Professor Cantor taught at Rutgers School of Law–Newark in the fields of Constitutional Law, Contracts, and Bioethics (Death and Dying) . He joined the Rutgers faculty in 1970 and became a Professor Emeritus in July 2005. He has been widely published in legal and medical journals on the topic of the legal handling of dying medical patients. His fourth book, After We Die: The Life and Times of the Human Cadaver, was published by Georgetown University Press in 2010. His prior books are Making Medical Decisions for the Profoundly Mentally Disabled (2005, paperback ed. 2009), Advance Directives and the Pursuit of Death with Dignity (1993), and Legal Frontiers of Death and Dying (1987). His most recent focus is on avoidance of protracted maintenance in a deeply demented state. For example, see "On Avoiding Deep Dementia," 48:4 Hastings Center Report (July/August 2018), 15-27. In 2020, Professor Cantor published a memoir titled: "My Eccentric Family: Memories from a Communist, Mafioso, Zionist Past."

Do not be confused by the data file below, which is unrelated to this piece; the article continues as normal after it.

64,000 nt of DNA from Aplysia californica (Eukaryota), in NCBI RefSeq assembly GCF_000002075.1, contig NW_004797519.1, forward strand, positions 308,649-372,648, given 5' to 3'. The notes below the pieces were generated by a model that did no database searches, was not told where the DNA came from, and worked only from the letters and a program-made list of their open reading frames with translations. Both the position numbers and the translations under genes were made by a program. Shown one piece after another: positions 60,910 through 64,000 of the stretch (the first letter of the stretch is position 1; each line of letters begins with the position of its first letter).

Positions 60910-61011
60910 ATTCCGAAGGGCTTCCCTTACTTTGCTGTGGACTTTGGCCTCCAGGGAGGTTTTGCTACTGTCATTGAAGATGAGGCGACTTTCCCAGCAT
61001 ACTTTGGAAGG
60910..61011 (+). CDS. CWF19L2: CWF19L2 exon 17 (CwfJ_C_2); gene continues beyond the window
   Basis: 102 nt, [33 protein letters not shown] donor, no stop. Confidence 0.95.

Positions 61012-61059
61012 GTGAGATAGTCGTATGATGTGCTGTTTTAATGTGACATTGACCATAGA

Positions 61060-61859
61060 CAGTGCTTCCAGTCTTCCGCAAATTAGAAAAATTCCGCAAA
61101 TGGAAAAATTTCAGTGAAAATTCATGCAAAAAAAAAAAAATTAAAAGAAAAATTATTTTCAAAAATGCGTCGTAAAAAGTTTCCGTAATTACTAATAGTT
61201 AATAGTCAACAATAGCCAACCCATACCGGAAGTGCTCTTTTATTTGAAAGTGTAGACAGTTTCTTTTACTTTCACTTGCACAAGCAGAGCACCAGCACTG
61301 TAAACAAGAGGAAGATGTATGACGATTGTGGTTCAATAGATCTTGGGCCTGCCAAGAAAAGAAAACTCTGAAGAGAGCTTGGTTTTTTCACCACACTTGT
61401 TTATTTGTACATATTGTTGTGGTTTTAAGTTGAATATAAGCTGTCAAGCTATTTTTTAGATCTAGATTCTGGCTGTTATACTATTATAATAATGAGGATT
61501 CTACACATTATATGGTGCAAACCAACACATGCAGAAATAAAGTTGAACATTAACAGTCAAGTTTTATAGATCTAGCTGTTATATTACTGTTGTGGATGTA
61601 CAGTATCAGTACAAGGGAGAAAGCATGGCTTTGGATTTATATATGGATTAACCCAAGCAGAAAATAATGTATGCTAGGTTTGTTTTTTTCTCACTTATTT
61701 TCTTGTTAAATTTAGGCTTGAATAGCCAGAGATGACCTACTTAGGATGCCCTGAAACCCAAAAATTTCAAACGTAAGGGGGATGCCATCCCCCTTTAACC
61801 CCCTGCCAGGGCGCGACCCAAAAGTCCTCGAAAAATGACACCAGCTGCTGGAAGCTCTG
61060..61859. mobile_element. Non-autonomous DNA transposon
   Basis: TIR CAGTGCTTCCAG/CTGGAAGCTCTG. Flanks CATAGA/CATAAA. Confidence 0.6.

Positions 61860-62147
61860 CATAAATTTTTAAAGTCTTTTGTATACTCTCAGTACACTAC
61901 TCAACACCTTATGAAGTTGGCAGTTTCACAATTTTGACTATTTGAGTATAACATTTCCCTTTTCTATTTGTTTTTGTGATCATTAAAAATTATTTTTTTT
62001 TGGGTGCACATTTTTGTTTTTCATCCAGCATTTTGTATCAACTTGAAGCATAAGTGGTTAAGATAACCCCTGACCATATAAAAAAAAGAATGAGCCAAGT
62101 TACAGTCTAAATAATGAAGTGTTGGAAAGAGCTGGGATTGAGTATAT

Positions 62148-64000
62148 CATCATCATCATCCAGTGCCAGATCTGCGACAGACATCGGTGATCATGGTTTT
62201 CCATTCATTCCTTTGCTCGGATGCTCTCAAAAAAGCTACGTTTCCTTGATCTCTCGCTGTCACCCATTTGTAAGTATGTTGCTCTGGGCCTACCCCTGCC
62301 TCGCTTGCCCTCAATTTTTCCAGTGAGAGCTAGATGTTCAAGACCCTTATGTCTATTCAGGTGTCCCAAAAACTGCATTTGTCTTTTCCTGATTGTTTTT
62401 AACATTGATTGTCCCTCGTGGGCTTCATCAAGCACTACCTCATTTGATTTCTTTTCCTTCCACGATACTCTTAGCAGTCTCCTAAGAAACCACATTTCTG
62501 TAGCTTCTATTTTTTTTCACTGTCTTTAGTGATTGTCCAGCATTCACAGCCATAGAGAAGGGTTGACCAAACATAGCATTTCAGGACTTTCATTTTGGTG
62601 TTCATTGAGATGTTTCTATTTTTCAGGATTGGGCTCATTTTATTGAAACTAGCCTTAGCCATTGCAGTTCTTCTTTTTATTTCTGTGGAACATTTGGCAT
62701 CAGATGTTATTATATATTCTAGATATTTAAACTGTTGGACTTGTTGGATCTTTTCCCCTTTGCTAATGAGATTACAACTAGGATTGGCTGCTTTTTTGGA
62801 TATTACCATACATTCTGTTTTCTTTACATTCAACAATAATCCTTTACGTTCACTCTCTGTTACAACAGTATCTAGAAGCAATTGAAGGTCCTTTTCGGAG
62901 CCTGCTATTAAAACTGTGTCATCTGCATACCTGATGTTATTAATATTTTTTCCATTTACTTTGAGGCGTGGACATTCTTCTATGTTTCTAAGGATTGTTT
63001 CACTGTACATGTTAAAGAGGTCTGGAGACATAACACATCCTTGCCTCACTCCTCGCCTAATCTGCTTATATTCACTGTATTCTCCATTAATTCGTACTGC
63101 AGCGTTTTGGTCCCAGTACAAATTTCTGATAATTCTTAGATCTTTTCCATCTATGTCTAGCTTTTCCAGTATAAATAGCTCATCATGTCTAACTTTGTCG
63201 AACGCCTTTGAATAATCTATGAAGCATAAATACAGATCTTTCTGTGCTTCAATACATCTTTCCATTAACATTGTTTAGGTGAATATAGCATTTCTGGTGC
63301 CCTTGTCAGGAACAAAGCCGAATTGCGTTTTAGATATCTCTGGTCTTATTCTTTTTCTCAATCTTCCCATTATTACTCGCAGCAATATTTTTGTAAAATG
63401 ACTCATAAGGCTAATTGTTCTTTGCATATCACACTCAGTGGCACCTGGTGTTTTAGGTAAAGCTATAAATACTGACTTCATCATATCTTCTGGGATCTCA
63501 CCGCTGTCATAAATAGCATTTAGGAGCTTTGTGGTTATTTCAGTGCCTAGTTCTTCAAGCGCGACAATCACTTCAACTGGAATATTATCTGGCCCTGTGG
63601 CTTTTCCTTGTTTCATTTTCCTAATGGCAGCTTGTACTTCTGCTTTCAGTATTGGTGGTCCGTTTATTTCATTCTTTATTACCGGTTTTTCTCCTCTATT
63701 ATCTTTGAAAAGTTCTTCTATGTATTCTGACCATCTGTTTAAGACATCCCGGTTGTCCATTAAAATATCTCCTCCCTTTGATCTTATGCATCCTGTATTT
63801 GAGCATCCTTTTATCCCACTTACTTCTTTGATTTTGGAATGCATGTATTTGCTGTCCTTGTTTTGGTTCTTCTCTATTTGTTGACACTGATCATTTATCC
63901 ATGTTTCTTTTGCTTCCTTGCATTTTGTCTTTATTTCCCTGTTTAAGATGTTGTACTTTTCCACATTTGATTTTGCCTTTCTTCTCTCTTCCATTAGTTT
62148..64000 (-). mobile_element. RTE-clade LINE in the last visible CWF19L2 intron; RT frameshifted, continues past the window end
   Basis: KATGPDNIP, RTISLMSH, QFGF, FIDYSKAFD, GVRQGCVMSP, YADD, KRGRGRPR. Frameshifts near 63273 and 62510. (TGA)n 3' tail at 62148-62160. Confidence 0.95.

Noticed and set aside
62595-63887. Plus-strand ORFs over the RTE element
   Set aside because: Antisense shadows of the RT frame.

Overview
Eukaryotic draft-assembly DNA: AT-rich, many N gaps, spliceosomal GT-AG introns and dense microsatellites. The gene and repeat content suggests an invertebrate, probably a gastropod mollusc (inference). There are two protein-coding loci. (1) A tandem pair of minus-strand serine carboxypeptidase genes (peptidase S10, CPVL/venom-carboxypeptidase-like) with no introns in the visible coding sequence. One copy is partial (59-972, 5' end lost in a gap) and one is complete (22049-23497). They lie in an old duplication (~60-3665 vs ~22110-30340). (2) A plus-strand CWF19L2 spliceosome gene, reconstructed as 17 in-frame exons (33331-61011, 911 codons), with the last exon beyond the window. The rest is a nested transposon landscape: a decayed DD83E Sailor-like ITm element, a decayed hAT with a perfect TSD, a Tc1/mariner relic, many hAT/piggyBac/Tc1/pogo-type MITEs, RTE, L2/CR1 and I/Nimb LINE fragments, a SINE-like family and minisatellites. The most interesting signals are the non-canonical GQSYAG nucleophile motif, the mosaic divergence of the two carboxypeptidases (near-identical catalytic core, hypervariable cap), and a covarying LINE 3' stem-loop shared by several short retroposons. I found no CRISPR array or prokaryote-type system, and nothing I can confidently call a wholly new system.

Professor Cantor is a cum laude graduate of Princeton University and a magna cum laude graduate of Columbia Law School where he was notes and comments editor of the Columbia Law Review. He served as a visiting professor on the law faculties at Columbia University, Hebrew University of Jerusalem, and Tel Aviv University, and as a Merck Visiting Scholar at Seton Hall Law School. Since his retirement, Professor Cantor lives both in Tel Aviv and Hoboken, N.J.